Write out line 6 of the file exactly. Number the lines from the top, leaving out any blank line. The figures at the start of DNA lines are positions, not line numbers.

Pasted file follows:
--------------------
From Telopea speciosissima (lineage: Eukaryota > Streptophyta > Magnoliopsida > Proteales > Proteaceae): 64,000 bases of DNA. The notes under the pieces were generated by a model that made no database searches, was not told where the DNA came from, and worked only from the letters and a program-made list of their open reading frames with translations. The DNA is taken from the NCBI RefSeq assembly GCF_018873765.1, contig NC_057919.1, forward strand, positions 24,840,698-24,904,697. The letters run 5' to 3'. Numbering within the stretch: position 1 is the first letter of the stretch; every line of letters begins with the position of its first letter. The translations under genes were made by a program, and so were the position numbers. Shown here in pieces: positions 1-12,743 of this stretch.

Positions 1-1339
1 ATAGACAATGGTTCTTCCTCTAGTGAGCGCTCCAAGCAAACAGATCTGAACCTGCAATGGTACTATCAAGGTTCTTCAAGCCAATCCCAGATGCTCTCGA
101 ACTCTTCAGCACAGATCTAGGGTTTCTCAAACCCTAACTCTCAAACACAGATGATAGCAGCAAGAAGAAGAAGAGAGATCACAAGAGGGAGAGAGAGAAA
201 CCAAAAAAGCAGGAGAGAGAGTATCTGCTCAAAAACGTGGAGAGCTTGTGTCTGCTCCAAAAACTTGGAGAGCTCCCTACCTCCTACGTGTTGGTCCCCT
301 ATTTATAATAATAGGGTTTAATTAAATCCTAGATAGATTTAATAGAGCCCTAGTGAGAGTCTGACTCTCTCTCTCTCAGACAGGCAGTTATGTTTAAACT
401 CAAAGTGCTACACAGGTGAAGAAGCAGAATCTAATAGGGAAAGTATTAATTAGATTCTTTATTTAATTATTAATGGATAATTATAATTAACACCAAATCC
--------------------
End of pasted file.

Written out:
301 ATTTATAATAATAGGGTTTAATTAAATCCTAGATAGATTTAATAGAGCCCTAGTGAGAGTCTGACTCTCTCTCTCTCAGACAGGCAGTTATGTTTAAACT